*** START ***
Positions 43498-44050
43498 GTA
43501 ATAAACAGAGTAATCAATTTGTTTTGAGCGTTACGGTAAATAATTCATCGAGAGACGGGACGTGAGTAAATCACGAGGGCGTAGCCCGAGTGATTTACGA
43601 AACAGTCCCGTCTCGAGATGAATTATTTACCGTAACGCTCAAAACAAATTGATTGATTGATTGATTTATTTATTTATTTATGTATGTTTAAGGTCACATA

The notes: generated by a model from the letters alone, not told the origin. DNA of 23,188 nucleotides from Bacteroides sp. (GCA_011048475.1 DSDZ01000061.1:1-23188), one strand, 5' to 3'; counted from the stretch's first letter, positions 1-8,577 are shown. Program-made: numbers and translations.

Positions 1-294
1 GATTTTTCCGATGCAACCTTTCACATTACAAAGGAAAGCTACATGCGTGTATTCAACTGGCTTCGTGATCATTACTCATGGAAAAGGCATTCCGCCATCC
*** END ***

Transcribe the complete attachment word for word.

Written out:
Positions 43498-44050
43498 GTA
43501 ATAAACAGAGTAATCAATTTGTTTTGAGCGTTACGGTAAATAATTCATCGAGAGACGGGACGTGAGTAAATCACGAGGGCGTAGCCCGAGTGATTTACGA
43601 AACAGTCCCGTCTCGAGATGAATTATTTACCGTAACGCTCAAAACAAATTGATTGATTGATTGATTTATTTATTTATTTATGTATGTTTAAGGTCACATA

The notes: generated by a model from the letters alone, not told the origin. DNA of 23,188 nucleotides from Bacteroides sp. (GCA_011048475.1 DSDZ01000061.1:1-23188), one strand, 5' to 3'; counted from the stretch's first letter, positions 1-8,577 are shown. Program-made: numbers and translations.

Positions 1-294
1 GATTTTTCCGATGCAACCTTTCACATTACAAAGGAAAGCTACATGCGTGTATTCAACTGGCTTCGTGATCATTACTCATGGAAAAGGCATTCCGCCATCC